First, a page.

Mathematics Stack Exchange is a question and answer site for people studying math at any level and professionals in related fields. Join them; it only takes a minute:

Sign up
Here's how it works:
  1. Anybody can ask a question
  2. Anybody can answer
  3. The best answers are voted up and rise to the top

Atiyah-Macdonald Ex7.22 Let $X$ be a Notherian topological space and let $E$ be a subset of $X$. Show that $E$ is open in $X$ if and only if, for each irreducible closed subset $X_0$ in $X$, either $E \cap X_0 = \emptyset$ or else $ E \cap X_0 $ contains a non-empty open subset of $X_0$.

$\Rightarrow$ direction is easy and I'm trying to solve $\Leftarrow$ direction by contrapositve. So assume that $E$ is not open in $X$. To use the Noetherian condition, I came up with the set of closed sets $X' \subseteq X$ such that $E\cap X'$ is not open in $X$. Then I showed that the minimal element $X_0$ of this set is irreducible, and $E\cap X_0 \neq \emptyset$. But there seems no way to deduce a contradiction if $E\cap X_0$ contains a non-empty open subset of $X_0$.

So I come up with the set of closed sets $X' \subseteq X$ such that $E\cap X'$ is not open in $X'$. Then the others can be proved, but now I can't show that $X_0$ is irreducible. If $X_0=C_1 \cup C_2$ with proper closed subsets of $X_0$ then $E\cap X_0 = (E \cap C_1) \cup (E \cap C_2)$. By the minimality of $X_0$, $E \cap C_i$ is open in $C_i$ so that $E \cap C_i=U_i \cap C_i$. But I think it needs not be true that $(U_1 \cap C_1) \cup (U_2 \cap C_2)$ is open in $X_0$, by sketching some sets in $\mathbb{R}^2$.

So how can I solve the problem? Or is there any way to correct my above trials?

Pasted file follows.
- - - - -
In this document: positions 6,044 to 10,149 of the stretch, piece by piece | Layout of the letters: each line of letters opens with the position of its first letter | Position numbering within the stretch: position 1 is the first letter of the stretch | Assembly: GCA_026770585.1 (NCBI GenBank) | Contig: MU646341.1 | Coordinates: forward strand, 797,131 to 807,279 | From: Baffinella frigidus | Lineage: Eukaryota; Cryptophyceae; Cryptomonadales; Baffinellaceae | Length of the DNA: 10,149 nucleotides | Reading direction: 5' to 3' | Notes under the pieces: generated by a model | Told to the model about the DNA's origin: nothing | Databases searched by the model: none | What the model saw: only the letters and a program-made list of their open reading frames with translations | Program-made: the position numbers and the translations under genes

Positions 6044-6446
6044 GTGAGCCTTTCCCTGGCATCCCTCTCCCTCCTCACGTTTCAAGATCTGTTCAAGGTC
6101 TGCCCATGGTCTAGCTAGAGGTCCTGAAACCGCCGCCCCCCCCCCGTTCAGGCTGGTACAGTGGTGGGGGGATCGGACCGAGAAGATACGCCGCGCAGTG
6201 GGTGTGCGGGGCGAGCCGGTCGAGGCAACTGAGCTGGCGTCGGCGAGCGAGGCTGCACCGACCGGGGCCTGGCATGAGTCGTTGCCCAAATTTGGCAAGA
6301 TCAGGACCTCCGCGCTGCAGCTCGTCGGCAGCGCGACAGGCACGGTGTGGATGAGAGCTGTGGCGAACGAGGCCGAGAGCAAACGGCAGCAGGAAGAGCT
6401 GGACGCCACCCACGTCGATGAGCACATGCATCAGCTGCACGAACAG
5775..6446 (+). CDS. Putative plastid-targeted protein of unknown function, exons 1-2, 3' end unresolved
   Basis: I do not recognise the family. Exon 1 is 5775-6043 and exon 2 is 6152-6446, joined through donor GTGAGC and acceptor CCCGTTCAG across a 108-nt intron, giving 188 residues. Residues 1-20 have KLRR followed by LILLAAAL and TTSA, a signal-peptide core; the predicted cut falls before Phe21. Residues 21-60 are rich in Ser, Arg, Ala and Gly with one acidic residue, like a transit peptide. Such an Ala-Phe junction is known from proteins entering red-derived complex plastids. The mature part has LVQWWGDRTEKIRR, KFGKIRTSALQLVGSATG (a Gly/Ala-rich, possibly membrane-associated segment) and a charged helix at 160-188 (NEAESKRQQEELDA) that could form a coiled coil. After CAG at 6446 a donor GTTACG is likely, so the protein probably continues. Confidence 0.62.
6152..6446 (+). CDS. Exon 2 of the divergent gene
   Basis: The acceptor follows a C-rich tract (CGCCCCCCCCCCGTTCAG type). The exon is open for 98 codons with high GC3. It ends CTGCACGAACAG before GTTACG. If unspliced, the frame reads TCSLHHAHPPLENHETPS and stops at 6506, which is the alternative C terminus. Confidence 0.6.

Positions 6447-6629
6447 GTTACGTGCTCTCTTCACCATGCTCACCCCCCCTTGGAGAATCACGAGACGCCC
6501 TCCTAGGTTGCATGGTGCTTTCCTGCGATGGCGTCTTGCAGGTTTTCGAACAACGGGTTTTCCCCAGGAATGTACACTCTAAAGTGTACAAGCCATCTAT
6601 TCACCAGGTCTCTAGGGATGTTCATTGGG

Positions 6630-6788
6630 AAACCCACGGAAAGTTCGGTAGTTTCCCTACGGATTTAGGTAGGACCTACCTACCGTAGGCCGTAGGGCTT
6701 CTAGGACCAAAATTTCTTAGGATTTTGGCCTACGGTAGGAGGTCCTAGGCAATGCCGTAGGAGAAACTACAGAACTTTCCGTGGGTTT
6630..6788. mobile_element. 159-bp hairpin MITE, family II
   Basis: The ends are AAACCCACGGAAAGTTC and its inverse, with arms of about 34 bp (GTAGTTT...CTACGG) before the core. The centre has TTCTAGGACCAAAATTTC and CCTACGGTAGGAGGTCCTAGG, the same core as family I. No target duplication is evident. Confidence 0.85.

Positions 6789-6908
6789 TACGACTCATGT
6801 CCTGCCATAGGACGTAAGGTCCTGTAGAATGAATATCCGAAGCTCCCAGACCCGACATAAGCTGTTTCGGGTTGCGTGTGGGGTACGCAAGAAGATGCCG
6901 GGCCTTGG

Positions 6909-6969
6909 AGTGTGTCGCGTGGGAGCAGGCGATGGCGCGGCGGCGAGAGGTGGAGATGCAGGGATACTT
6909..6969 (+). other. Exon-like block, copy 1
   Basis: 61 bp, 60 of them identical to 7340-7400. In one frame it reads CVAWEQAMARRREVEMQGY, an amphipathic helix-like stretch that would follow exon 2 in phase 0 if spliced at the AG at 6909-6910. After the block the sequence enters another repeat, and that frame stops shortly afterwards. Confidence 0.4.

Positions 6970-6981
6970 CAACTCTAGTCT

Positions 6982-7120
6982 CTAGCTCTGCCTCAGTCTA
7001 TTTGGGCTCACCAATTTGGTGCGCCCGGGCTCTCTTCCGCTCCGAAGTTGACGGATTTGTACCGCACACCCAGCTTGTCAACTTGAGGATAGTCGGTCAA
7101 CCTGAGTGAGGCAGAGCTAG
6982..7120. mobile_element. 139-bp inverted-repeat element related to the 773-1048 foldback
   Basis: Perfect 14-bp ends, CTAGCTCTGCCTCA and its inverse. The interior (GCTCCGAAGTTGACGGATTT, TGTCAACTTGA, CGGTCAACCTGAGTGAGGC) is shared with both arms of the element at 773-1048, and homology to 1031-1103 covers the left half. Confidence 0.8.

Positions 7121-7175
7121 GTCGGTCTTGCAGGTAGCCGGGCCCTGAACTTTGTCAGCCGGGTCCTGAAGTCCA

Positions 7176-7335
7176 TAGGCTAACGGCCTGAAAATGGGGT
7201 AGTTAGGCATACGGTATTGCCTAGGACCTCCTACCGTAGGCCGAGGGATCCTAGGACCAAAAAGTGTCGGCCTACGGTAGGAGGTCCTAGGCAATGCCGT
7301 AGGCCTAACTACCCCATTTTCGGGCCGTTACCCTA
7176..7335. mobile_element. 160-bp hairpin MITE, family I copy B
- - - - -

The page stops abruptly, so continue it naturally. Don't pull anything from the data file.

share|cite|improve this question
Suggestion: The Noetherian condition on $X$ means that all closed subsets of $X$ can be written as the finite union of irreducible closed subsets of $X$. – Thomas Andrews Jun 17 '11 at 5:19
up vote 2 down vote accepted

OK. Your question is :

If $F_1$ and $F_2$ are closed, $E\cap F_1$ is open in $F_1$ and $E\cap F_2$ is open in $F_2$, is $E\cap (F_1\cup F_2)$ open in $F_1\cup F_2$?

The answer is Yes. Since $F_i-E$ is closed in $F_i$, moreover $F_i-E$ is closed in $F_1\cup F_2$,for $i=1,2$ we get $F_1\cup F_2-E$ is closed in $F_1\cup F_2$, thus $E$ is open in $F_1\cup F_2$.

The following is a proof of this exercise: Let $\mathscr{F}=\{F\;\big|\;F \text{ is closed, but } F\cap E \text{ is not open in } F\,\}$. Assume $E$ is not open, then $X\cap E$ is not open in $X$.(Thus $\mathscr{F}$ is not empty) We can pick a minimal element $X_0$ of $\mathscr{F}$. Thus $X_0$ is closed and $X_0\cap E$ is not open in $X_0$. We have already shown that $X_0$ is irreducible. Thus $X_0\cap E$ contains a nonempty open set $U\cap X_0$ in $X_0$ (here $U$ is open in $X$). But notice that $U^{c}\cap X_0$ is closed and strictly contained in $X_0$, thus $E\cap U^{c}\cap X_0 $ is open in $U^{c}\cap X_0$. There exists an open set $V$ such that $E\cap U^{c}\cap X_0=V\cap U^{c}\cap X_0$. Finally, we have $E\cap X_0=E\cap X_0\cap(U\cup U^c)=\cdots=(U\cup V)\cap X_0$ is open in $X_0$. This is impossible by our choice of $X_0$.

share|cite|improve this answer

Your Answer


By posting your answer, you agree to the privacy policy and terms of service.

Not the answer you're looking for? Browse other questions tagged or ask your own question.